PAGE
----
Context: First synthesized in 1891, bisphenol A is now used in a wide array of consumer and industrial products, including polycarbonate plastic and expoxy resins used to line food cans and coat children's teeth. Its ubiquitous use has lead to widespread exposure.
In the 1930s, medical experts discovered that BPA was estrogenic, but the assays of the day indicated it was quite weak compared to human estrogen and to the newly synthesized drug, diethylstilbestrol.
Studies of BPA toxicity in the 1980s showed that at relatively high levels (50ppm) it caused weight loss in rodents. Lower doses were not tested.
Beginning in the late 1990s, researchers began to look at BPA effects at much lower levels of exposure. These studies were launched when scientists from the University of Missouri discovered that BPA behaved differently in serum than the human estrogen, estradiol. Most circulating estradiol is bound by serum-binding proteins and hence biologically unavailable. Very little BPA, however, is bound. This led the Missouri scientists to predict that BPA would have effects at levels below those considered possible based simply on its weak estrogenicity. Their experiments confirmed that prediction, and since then many studies have been published showing BPA effects far beneath the level used to establish the current EPA safety threshold.
In 2005 scientists from the University of Texas discovered even more potent effects of BPA, in effects that work through receptors on the surface of the cell membrane. These impacts can be observed in solutions as low as 0.23 parts per trillion. Through this mechanism, BPA is just as powerful as estradiol.
In 2007, a group of the world's leading experts on BPA research published a comprehensive set of reviews of the BPA literature. Their reviews included new analyses which led them to conclude: (1) that median levels of BPA in human serum in countries like the US, Germany and Japan are significantly above those sufficient to cause adverse effects in animals; and (2) that the only way that human serum levels could be that high is if current human exposure is above the safety standard that has been adopted by the US and Europe.
What did they do? Calafat et al. analyzed urine gathered by the National Health and Nutrition Survey (NHANES) in 2003-2004. This survey is carefully designed to obtain a representative sample of Americans. They measured bisphenol A (BPA) and 4-tertiary-octylphenol (tOP) levels in 2517 samples. Their sensitive methods allowed them to detect BPA levels as low as 0.4 μg/L and tOP levels as low as 0.2 μg/L. In their statistical analysis of the data, they compared levels in different ethnic groups, ages and among different household income groups.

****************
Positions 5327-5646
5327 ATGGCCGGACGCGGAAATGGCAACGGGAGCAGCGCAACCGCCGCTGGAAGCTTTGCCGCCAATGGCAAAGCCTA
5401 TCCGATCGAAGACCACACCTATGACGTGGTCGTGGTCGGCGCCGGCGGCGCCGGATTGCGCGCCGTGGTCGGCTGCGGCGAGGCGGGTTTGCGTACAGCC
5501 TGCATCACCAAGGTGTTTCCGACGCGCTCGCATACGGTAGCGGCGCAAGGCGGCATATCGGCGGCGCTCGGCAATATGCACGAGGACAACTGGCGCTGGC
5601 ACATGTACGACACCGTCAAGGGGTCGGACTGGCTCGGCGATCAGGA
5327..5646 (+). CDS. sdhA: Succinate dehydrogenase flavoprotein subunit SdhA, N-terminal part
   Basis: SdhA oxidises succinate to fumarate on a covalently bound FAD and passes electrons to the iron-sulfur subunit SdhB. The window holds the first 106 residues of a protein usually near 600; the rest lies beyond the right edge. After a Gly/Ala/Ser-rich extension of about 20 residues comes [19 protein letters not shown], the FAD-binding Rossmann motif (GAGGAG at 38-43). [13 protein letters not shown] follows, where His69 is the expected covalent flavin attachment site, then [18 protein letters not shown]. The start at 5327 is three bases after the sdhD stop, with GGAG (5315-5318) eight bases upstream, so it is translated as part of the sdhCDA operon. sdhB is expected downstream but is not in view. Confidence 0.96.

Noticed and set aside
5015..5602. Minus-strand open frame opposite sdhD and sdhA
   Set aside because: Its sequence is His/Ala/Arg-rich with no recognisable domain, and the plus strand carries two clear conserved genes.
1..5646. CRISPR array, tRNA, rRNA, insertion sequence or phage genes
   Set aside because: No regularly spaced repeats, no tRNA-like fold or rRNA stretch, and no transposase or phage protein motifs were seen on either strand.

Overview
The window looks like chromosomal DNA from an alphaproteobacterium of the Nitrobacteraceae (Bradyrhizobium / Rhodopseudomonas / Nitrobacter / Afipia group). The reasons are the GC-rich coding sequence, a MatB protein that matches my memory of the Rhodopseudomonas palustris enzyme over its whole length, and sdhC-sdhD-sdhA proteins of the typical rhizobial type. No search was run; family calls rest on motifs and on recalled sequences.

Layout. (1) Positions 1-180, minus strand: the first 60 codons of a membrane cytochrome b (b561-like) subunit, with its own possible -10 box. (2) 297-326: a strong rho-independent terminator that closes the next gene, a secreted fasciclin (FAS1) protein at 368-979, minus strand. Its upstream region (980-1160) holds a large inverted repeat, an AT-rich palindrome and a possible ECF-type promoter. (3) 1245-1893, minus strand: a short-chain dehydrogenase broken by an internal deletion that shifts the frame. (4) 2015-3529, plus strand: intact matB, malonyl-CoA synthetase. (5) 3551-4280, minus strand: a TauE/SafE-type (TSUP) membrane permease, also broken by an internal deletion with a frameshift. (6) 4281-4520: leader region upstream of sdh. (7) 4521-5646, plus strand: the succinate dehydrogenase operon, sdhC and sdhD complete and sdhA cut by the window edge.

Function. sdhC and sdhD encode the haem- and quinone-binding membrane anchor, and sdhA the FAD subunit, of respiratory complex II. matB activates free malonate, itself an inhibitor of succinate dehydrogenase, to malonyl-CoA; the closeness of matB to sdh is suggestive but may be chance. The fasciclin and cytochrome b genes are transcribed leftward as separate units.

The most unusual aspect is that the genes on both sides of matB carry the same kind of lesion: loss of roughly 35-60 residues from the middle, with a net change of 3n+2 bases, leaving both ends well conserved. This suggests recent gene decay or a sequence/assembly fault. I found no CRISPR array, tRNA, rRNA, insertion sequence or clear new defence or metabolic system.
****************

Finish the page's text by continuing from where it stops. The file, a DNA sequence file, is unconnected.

What did they find? They detected BPA in 92.6% of the people sampled (none younger than 6 yrs old) and tOP in 57.4%. The geometric mean concentration for BPA was 2.6 μg/L while the 95th percentile concentration was 15.9 μg/L. They did not calculate a geometric mean for tOP because fewer than 60% of samples had detectable levels. The 95th percentile for tOP was 2.2 μg/L.
Levels of BPA were significantly lower in Mexican Americans than in non-Hispanic blacks (p = 0.006) and non-Hispanic whites (p= 0.007). They found no difference between non-Hispanic blacks and non-Hispanic whites (p = 0.21).
Females had higher levels than males (p = 0.043). People in the lowest category of household income (<$20,000 per year) had higher levels than those with higher household income (>$45,000 per year).
Children had higher levels than adolescents (p < 0.001) who had higher levels than adults (p < 0.003).
What does it mean? Because of the relatively short half-life of BPA in people following ingestion, these data indicate that Americans are exposed continuously to BPA.
The levels reported by Calafat et al. indicate the exposure for many people is above the EPA's reference dose of 50 μg/kg/day, according to calculations reported in a comprehensive examination of human exposures published in August 2007. The reference dose is an exposure level calculated by the EPA that is, in theory, low enough to be safe. Many studies have been published in the last 10 years indicating that the current reference dose is dramatically out of date and far too high. Indeed, a careful analysis of the data available on human and animal metabolism of BPA indicates that levels in people today are higher than those sufficient to cause a wide range of adverse effects in animals.
Calafat et al.'s discovery that children have the highest levels of exposure is troubling, for two reasons. First, most of the experimental work with animals shows that exposure during development is the most problematic. Second, none of the children sampled were younger than 6 because of the way the NHANES is designed. Exposure to infants and toddlers may be much higher: Many are fed milk in polycarbonate bottles which have been warmed in water or microwaved. Heat increases the rate of BPA leaching. Baby formula can be another source of BPA because of leaching from the cans in which it is sold.
Relatively greater exposure in low income households reveals an unexpected health risk that could be confounding epidemiological studies of disease endpoints associated with BPA on the basis of animal studies, for example, obesity.